How can we be a good critic when facing people's rigid beliefs? I'm interested in how to attack (logically) their dogmatic beliefs to have a "good" influence on their minds, because if we just attack them, maybe they won't continue to listen to our reasons or won't think about them. I'm also interested in famous books (as reference) on this topic.

Maybe this is rather a popular question in different fields, but I face it in philosophy, in conversations with people with low knowledge (especially in conversations on religion and similar beliefs). In science for example I know I should say exact, true things with respect to the audience, knowing that the audience is logical and experts in their fields, but I don't know how I should talk with "normal" people, and so they always hesitate to talk with me.

3 Answers 3


In philosophy arguments are about mutually discovering the truth and debate is not something many view has productive; however, as you point out, dogmatisms often make this seem necessary. The idea of the dialectic deconstruction of an argument can be used. This is found very predominately in The Republic by Plato.

For example in Socrates initial exchange with Polemarchus and Cephalus, Socrates looks at their ideas on justice and provides specific contradictions that essentially cause them to disprove themselves.

The most useful way to critique an idea would be to provide situations where the logic presented would blatantly contradict reasonable action.

The specific example in The Republic that I mentioned before consisted of the definition of justice was that A just man gives what he owes. Meaning that he owes good to his friends and bad to his enemies. Socrates says

Take this case as an example of what I mean: everyone would surely say that if a man takes weapons from a friend when the latter is of sound mind, and the friend demands them back when he is mad, one shouldn’t give back such things, and the man who gave them back would not be just, and moreover, one should not be willing to tell someone in this state the whole truth.

The others agree with him and thus now disagree with their own arguments.

There are many more examples in The Republic. I highly recommend it and believe that it will help solve your query.

  • thanks I read their argument about justice, it was interesting.
    – Saeed
    Commented Mar 2, 2012 at 11:01

I use a simple method called PPCO (pluses, potentials, concerns, and overcomes). It comes from the academic world of Creative Studies, and it works soooo well at disarming someone, and making them feel that you are on their side and trying to help. It's nice of course if you actually are on their side and trying to help, and not trying to impose your own beliefs on others.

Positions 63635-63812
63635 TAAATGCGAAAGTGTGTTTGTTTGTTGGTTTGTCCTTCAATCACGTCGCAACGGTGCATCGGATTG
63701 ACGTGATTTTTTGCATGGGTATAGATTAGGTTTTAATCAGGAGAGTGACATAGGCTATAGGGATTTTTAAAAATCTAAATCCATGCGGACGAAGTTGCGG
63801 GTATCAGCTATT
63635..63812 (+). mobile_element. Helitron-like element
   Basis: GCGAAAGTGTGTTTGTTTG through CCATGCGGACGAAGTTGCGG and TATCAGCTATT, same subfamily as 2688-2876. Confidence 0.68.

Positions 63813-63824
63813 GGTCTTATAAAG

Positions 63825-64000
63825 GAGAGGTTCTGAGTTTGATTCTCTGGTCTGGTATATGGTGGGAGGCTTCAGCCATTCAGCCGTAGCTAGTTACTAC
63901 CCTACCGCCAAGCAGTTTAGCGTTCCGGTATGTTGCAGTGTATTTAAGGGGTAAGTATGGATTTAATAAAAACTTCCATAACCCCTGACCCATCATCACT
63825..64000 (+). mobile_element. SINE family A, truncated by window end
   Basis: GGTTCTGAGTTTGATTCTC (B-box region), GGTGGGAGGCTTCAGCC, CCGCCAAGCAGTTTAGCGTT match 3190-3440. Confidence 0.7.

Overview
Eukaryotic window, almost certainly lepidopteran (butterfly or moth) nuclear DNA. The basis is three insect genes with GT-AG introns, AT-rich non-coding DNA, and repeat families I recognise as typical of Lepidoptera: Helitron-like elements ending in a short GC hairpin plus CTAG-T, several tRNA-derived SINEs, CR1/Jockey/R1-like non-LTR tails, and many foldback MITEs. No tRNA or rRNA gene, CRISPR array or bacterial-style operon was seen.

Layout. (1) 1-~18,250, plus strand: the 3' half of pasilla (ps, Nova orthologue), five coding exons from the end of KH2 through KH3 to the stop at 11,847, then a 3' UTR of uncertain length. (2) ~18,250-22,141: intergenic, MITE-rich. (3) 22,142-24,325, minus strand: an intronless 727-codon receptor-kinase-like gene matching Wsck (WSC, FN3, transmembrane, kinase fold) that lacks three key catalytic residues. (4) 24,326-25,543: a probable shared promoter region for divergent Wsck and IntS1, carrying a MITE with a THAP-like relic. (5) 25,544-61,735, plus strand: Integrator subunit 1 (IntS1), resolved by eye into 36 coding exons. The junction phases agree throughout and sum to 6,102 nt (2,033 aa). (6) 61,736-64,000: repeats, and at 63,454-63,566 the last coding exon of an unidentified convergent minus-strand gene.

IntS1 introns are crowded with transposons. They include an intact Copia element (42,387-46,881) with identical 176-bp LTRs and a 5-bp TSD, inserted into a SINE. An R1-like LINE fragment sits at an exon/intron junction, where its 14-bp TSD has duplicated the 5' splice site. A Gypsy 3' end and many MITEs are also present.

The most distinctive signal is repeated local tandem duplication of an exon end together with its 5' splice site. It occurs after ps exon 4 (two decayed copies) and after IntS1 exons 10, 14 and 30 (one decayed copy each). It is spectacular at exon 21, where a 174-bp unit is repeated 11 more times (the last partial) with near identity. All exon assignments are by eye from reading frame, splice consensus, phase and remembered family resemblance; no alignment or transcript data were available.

Pluses: When giving feedback, always begin with the positives. People have the most to gain by leveraging their strengths. Tell them what you like about their ideas/thinking first.

Potentials: Next build on their ideas/thinking. Point out the opportunities their thinking reveals or the potential their ideas hold that they may not yet see.

Concerns: It is, of course, important to give criticism, to point out the cons or challenges with one's ideas or thinking. Give care to pick the most important concerns and DO NOT FORGET the...

Overcomes: For each concern or weakness you point out, give a few ways to overcome it.

The end result of giving feedback this way is the improvement of ideas. Also, if someone receives feedback this way, they will truly feel like you are trying to help.

Hope this is helpful!

  • Thanks, good suggestion, but I couldn't find Creative Studies, would you link it?
    – Saeed
    Commented Mar 2, 2012 at 11:02
  • 1
    Of Course. Here's the original: creativeeducationfoundation.org But I would recommend these guys, much better content: creativitypost.com Commented Mar 3, 2012 at 8:15
  • How does this apply to intelligent people who nevertheless strongly believe in highly immoral conspiracy theories?
    – nir
    Commented Oct 10, 2014 at 20:28

Now remember, philosophers have always struggled with this (why do you think they executed Socrates, after all?)

I think a good starting point is to determine the framework that someone wants to disagree with you in. Perhaps they are operating from a synthetic, or dialectical framework like the Republic's examples show us. Here, all involved parties understand the goal of the discourse to be a shared, more complete, understanding of the initial question(s). Alternatively, though, an individual or group can operate from a dogmatic framework where any line of reasoning which doesn't lead to the desired conclusions will be rejected. And of course, an individual, as many do, could operate from a framework somewhere between these two ends of the spectrum. The first part of being an effective critic is determining that, and making your following decisions accordingly.

A great reference is John Phillips- "Contested Knowledge: A Guide to Critical Theory" It's a cheap paperback off amazon, and it really offers an excellent overview to effectively critiquing arguments from various frameworks and perspectives.

And ultimately, the best answer might end up being to admit the sad reality that students of philosophy may never be accepted by the societies around them. Love and friendship contained by mere mental states...

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